Both MSD staff and the board said they would immediately begin educating the public and elected officials about the need for another significant rate increase in next year’s budget, with the hope that this time around they can get both community and political buy-in on the proposal.

Public Can Weigh In On Bowman Field Tree Removals This Week Monday, Jun 27 2016 

The Louisville Regional Airport Authority will hold a public meeting this week on a controversial plan to remove hundreds of trees near Bowman Field to meet Federal Aviation Authority requirements.

The LRAA released a draft environmental assessment for the plan last month. It recommends even more tree removal than the authority initially anticipated. In all, more than 200 trees will be removed. Most are near the airport, and are species that are either over 90 feet tall or have the potential to grow that large.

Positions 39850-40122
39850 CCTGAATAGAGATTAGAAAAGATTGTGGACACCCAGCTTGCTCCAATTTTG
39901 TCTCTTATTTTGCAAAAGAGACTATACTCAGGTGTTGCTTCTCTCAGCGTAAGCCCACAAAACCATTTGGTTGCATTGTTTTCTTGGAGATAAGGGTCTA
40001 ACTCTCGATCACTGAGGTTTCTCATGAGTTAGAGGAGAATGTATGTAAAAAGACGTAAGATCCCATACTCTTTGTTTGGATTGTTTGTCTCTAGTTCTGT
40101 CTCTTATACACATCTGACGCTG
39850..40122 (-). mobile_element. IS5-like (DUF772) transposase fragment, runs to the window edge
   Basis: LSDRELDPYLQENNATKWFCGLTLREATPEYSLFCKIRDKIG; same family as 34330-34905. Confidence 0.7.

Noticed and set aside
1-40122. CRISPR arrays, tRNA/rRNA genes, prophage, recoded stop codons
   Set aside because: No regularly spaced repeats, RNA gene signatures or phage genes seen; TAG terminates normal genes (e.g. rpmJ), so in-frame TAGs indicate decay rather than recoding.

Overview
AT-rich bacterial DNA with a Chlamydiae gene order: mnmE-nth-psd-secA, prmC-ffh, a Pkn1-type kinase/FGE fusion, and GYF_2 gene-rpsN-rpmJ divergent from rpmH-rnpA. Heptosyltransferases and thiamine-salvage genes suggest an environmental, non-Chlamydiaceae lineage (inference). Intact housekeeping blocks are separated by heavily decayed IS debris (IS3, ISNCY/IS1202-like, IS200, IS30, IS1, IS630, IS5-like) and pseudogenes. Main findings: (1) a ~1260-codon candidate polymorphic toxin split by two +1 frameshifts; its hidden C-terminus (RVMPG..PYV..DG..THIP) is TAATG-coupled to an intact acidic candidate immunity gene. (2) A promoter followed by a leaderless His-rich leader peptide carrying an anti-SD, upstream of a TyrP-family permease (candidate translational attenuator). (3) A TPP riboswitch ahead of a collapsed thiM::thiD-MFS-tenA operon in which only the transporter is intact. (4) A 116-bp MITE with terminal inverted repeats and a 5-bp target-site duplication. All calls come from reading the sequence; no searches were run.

“We’re obligated by our grant assurances, and the FAA regulations tell us that the airport is responsible to keep approaches to runways clear,” said LRAA Deputy Executive Director for Planning and Engineering Brian Sinnwell. “So, we’re obligated to do that, and that’s what we’ve been trying to do through this process.”

More than 100 trees have already been removed for the program — either on property owned by Metro government or the airport, or land where the airport already owned the air easement space.

Public outcry in the neighborhoods surrounding Bowman Field — many of which are desirable because of their mature trees and proximity to leafy Seneca Park — was swift when the LRAA announced the plan in 2011. Citizens formed a group called Plea for the Trees to lobby against the tree removals. Now, Plea for the Trees attorney Leslie Barras said the group is mostly resigned to losing the community’s largest trees and is focused on what will replace them.

“The public can still play a huge role in getting more mitigation for those substantial environmental and community losses,” she said.